Supreme Court Takes Up Affirmative Action Case with a Twist

b_250_0_16777215_00_images_obgrabber_2013-10_41f5b1a66d.jpgiStock/Thinkstock (WASHINGTON) -- The Supreme Court will take up affirmative action Tuesday in a case challenging Michigan’s ban on race-conscious admissions policies at public universities. Unlike recent cases in which the high court has examined a particular plan at a public university, this case looks at affirmative action from a different perspective: a state’s total ban on racial preferences in higher education.

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Senate Chaplain Explains Scolding Tone of Recent Prayers

b_250_0_16777215_00_images_obgrabber_2013-10_a22459ee45.jpgABC News (WASHINGTON) -- In the course of the Senate’s ordinary business, the chaplain is a somewhat anonymous figure. After delivering a prayer when the Senate convenes each day, he fades from the public view and into the background of the daily debate. But since the government shutdown began two weeks ago, business in the U.S. Senate has been anything but ordinary as have the prayers from Chaplain Barry Black.

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Government Shutdown: Day 14 Recap

b_250_0_16777215_00_images_obgrabber_2013-10_e1eb11d65b.jpgiStock/Thinkstock (WASHINGTON) -- As the partial government shutdown enters its 15th day, here are some of Monday’s highlights: -- The latest outline of a potential Senate deal to end the fiscal impasse calls for keeping the government funded until Jan. 15 and raising the debt limit through Feb. 15, congressional aides told ABC News.  Senate Majority Leader Harry Reid and Senator Minority Leader Mitch McConnell are spearheading the negotiations.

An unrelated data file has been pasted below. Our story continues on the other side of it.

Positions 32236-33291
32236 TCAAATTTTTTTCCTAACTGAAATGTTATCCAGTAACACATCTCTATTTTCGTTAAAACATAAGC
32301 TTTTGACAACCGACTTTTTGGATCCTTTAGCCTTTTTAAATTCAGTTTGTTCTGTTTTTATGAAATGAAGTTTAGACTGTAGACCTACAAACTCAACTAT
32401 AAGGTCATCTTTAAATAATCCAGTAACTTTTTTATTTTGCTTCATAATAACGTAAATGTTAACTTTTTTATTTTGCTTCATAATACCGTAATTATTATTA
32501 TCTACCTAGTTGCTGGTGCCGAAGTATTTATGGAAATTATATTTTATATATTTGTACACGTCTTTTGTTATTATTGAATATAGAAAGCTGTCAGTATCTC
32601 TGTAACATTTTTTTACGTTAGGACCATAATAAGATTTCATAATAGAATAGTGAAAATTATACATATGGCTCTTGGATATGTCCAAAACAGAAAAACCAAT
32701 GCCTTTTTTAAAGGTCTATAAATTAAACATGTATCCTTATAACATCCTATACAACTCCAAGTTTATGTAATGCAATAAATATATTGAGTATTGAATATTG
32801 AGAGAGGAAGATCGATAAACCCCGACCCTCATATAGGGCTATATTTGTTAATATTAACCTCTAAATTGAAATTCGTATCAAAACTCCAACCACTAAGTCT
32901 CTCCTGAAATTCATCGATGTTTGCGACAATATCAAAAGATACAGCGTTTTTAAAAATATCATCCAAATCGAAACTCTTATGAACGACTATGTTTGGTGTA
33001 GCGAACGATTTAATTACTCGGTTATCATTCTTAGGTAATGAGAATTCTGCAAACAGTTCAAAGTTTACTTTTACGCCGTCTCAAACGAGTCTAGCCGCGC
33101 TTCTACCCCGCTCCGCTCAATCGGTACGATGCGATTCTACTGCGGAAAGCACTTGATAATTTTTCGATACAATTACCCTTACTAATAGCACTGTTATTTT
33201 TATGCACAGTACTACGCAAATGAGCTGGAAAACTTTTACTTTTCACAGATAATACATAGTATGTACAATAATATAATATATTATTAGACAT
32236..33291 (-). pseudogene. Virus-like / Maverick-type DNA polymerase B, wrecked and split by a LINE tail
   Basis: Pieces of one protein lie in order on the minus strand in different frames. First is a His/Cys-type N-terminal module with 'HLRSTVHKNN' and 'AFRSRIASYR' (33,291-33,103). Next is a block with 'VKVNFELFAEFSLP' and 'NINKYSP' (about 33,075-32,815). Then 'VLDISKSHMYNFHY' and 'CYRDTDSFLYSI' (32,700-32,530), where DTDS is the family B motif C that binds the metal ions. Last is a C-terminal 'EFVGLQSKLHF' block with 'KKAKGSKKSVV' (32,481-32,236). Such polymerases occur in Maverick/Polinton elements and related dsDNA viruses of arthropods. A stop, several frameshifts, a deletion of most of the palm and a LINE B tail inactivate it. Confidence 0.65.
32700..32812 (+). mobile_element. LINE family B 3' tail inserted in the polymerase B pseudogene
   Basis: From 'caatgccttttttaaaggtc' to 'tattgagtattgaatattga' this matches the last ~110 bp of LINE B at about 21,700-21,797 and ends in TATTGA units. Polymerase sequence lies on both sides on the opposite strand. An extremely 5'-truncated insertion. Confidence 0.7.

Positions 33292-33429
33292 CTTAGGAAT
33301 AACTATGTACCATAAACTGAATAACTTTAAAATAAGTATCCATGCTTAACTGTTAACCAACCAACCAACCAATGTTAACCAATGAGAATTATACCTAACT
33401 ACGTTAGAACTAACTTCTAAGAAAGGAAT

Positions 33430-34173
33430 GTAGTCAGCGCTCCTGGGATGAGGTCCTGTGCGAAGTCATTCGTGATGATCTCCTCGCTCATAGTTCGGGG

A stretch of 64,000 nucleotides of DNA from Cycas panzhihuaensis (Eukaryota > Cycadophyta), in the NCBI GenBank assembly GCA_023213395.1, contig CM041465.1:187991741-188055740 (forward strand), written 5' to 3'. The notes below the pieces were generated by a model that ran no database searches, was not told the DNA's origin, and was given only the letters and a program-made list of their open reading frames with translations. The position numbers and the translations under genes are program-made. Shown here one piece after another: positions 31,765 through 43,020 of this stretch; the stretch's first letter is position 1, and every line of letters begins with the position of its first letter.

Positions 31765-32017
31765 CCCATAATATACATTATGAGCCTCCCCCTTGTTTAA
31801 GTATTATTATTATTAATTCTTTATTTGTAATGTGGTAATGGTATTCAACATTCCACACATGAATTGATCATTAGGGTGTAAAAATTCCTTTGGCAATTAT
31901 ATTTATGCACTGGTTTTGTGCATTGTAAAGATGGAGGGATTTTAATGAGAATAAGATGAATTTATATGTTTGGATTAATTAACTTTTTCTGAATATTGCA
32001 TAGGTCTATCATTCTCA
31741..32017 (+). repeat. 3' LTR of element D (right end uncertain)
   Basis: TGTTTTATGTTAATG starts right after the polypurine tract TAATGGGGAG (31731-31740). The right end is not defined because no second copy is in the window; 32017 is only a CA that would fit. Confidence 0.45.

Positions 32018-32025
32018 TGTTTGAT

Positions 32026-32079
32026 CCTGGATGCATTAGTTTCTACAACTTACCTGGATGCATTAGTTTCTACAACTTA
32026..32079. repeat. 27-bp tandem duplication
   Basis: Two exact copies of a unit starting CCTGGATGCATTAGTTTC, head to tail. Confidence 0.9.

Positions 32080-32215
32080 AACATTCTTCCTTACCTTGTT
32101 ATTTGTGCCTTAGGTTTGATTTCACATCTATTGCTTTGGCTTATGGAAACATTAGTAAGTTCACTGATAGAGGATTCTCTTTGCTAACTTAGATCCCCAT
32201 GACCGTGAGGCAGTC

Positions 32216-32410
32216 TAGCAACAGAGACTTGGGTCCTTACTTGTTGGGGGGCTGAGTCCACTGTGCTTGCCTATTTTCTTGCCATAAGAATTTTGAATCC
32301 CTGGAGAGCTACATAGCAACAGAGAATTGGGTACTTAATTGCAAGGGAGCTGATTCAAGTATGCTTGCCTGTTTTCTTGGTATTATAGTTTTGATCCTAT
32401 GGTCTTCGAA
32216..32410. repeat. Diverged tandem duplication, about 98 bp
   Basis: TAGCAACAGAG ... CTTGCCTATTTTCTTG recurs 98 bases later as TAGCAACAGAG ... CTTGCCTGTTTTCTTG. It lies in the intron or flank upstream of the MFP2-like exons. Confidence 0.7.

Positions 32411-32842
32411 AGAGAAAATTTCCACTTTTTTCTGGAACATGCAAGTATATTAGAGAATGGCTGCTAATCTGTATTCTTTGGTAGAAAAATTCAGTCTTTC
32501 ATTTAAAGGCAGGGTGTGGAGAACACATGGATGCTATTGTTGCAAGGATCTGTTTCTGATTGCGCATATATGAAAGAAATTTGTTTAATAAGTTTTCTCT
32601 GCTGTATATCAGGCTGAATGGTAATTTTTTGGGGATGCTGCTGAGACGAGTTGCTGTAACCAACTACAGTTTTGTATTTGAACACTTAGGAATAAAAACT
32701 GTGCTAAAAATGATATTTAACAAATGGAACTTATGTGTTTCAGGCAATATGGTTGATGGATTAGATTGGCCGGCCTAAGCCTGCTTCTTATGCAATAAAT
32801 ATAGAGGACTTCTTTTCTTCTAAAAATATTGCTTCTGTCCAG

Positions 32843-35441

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Senate Leaders Optimistic, But No Shutdown-Ending Deal Yet

b_250_0_16777215_00_images_obgrabber_2013-10_25db271ec0.jpgAndrew Burton/Getty Images(WASHINGTON) -- Senate Majority Leader Harry Reid said he was "optimistic" about the prospects of the Senate striking a deal to end the government shutdown and avert a default, but at least two major sticking points remain, and it is still not clear whether any Senate deal would win approval in the House.

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Assange Calls NSA Spying 'a Threat to U.S. Democracy'

b_250_0_16777215_00_images_obgrabber_2013-10_aa01c976b7.jpgABC News (NEW YORK) -- WikiLeaks founder Julian Assange on Sunday dismissed criticism from British and U.S. intelligence officials who called recent leaks about secret surveillance programs a “gift” to terrorists, saying in an interview on This Week that the programs are a “threat to U.S. democracy.” Andrew Parker, the new head of Britain’s domestic intelligence agency MI5, said that the leaking of classified information about surveillance programs “hands the advantage to the terrorists.”

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